Jesus calls us to take up our cross and follow. But I have the sense that, starting perhaps with Emperor Constantine and continuing to my own life, too often we take up the cross and lead. On a feast like the Exaltation of the Cross it is easy to feel good about raising up the cross. Along with that comfortable, good feeling, comes the temptation to carry the cross in directions that feel good and comfortable… But Jesus does not lead us in feel-good, comfortable ways.
It is very easy, as humans, to beguile ourselves into thinking the cross is leading us exactly where we wanted to go in the first place… It is quite convenient. It is quite sinful.
We could develop a never-ending list of times when we have taken up our cross and gone exactly where we wanted to go following our own hearts and leaving Jesus on the Cross… in the dust.
That is half the story, and it must be faced. We do not exalt the cross if we do not bring to mind our failures and our frailty, if we do not confess and humbly repent.
From this point in history we can look at the Crusades and say that, however well intentioned, however faithful those who went, they were not following the Cross of Jesus. In our Anglican tradition, the reformers who brutally killed their opponents (and that includes all sides) were not following the Cross. In US history, when we more or less exterminated the Native Americans in the name of fulfilling God’s destiny for us, the Cross was left behind. The abandoning of the Cross in the name of Apartheid also comes to mind.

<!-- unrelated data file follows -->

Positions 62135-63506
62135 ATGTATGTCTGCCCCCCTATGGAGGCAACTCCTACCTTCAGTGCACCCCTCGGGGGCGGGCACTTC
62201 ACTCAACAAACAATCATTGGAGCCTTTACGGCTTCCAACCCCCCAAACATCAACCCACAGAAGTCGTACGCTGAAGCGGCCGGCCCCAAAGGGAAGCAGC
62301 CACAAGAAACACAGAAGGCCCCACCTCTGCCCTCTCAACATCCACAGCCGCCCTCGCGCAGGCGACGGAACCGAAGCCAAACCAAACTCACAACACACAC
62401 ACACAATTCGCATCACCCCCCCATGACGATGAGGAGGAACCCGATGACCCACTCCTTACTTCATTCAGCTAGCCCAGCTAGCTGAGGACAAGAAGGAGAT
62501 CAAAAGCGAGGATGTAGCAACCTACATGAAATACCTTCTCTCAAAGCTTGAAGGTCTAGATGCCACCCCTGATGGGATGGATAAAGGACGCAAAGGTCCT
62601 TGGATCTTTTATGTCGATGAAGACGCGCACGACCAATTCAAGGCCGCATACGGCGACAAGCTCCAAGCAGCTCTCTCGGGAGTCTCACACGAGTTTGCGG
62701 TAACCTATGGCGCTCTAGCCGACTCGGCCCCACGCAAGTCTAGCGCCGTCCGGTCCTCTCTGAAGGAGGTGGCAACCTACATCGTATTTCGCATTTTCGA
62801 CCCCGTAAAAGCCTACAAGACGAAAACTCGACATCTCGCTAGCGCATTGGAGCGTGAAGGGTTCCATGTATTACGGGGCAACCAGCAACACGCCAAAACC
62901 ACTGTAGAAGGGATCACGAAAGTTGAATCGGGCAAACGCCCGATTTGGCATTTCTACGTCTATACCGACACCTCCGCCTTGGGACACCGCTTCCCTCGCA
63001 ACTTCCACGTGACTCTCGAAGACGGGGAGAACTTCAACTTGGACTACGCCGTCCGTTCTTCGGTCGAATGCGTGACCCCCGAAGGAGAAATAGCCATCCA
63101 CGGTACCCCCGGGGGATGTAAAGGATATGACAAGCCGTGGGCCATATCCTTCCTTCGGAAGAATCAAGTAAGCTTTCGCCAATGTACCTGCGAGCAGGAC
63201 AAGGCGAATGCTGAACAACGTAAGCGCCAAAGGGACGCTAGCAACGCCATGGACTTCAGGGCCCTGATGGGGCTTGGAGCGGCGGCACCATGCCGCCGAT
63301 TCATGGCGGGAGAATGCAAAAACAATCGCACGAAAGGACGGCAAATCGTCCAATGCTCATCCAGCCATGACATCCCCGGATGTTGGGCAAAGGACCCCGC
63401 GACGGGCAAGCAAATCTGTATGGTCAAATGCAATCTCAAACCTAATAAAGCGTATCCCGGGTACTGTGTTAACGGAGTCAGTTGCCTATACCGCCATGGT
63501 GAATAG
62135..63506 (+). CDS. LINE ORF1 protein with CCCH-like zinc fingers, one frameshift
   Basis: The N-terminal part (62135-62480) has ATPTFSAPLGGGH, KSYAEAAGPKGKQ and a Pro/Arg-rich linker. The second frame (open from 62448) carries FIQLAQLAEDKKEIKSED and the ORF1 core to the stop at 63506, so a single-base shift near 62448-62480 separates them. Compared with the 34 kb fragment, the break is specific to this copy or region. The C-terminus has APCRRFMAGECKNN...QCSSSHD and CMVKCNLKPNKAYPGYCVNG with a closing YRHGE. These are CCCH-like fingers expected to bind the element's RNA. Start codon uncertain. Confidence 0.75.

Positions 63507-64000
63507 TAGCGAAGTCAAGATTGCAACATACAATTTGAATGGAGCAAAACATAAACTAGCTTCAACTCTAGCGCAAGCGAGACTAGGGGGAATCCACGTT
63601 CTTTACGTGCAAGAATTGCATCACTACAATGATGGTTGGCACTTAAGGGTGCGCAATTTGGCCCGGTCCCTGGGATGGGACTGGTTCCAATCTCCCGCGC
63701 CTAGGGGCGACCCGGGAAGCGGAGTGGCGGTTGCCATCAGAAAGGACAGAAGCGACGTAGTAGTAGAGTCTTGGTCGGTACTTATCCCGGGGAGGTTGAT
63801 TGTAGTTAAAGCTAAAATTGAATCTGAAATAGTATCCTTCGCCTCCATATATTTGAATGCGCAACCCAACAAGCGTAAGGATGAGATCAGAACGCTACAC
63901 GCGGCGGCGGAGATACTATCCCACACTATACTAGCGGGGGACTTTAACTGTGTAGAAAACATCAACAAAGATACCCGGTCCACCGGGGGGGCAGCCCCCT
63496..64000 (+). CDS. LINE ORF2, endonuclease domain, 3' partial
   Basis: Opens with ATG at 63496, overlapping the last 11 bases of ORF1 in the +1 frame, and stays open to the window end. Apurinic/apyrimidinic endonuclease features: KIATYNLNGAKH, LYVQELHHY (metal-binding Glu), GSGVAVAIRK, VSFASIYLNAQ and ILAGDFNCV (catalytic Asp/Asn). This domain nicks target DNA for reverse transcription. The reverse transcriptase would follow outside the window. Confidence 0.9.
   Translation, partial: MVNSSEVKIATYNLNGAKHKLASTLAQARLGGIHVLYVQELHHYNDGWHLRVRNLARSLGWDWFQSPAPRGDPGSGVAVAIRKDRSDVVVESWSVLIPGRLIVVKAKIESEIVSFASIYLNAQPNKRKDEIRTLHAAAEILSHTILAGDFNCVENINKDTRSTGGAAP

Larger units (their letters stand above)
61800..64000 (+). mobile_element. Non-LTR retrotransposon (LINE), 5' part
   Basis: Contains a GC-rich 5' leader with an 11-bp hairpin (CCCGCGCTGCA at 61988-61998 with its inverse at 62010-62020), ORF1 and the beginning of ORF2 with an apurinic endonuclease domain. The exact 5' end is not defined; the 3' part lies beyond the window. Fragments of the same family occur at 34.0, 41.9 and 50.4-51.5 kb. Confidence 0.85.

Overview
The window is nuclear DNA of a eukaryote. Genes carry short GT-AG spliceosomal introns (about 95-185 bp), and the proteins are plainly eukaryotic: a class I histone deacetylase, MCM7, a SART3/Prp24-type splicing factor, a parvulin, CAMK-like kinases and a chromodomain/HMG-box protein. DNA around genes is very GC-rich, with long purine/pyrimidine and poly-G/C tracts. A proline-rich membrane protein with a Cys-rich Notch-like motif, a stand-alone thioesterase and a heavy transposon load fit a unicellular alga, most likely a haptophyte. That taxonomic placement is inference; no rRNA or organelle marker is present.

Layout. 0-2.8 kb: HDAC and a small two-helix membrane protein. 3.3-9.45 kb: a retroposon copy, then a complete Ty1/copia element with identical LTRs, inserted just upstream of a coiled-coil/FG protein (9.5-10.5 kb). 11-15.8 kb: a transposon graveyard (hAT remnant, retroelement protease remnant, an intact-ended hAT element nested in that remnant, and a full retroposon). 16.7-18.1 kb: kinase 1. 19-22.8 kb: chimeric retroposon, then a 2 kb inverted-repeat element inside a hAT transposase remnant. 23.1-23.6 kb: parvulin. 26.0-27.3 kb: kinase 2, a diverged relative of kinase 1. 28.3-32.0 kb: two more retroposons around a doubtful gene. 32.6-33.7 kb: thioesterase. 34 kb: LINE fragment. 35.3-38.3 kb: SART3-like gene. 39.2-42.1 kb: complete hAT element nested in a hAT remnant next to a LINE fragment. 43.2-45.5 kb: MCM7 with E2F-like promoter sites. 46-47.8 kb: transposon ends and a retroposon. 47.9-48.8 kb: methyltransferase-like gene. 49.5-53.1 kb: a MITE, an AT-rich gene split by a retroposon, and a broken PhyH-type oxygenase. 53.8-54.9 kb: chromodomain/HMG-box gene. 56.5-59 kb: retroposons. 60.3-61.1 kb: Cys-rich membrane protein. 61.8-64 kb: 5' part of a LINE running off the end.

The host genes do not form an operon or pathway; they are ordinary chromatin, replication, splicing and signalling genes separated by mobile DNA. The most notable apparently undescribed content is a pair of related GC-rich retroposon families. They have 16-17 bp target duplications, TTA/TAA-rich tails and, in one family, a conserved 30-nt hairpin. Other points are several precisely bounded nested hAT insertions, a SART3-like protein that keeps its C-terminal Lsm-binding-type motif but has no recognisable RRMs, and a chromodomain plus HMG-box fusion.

The other half of the story is the endless list of times when people, including each of us, did take up their cross and follow… often at great personal cost… even to the point of death. Martin Luther King and Dietrich Bonhȍffer spring to mind. But as the example of Desmond Tutu tells us, we don’t have to die to be effective witnesses to the wonder and love of the Cross.
This is the transformation that we need, that I need in my heart – that I can die to this world and be resurrected to God’s Kingdom – not as some far off, fantastic, future thing, but here and now. Through God’s love it is possible.
The power of the cross is this: that something so loathsome and so detestable can be transformed by God into something so loving and so life giving. It is death and transformation through resurrection.
It has been a challenging winter at St Benedict’s Priory at Volmoed – cold, damp, and all that under the cloud of COVID-19. So, the signs of Spring are particularly welcome.
Our church customs mostly grew up in the Northern Hemisphere. The joining of Spring with the celebration of Easter is evidence of that. Seeing buds emerge from apparently dead plants or barren earth is a wonderful metaphor for Jesus rising from the tomb – new life is a moving sign of hope.
Here in the Southern Hemisphere, while Spring is upon us, Easter is a long way off. Yet lock-down has felt, in many ways, like a particularly long Lent – we’re ready for Easter. Indeed, every Sunday is meant to reflect Easter, so we don’t have to wait for months. Any Sunday will do.
Easter is emotionally complex – it is joy mixed with sorrow, life mixed with death, beauty mixed with ugliness. It is a time of dying to old and rising to new. Jesus emerged from that tomb in a form that his closes friends could hardly recognize. If COVID has been a sort of tomb, then our families, our churches, our social institutions will emerge from that tomb in a new way.
If we emerge from the devastation of COVID just as we were before, then we will have wasted a great deal of suffering. If we emerge from lockdown dedicated to rebuilding our world so that it is more just and fair, so that it more closely resembles God’s Kingdom, then God will be honored, just as God was honored through the horror of Jesus’ crucifixion.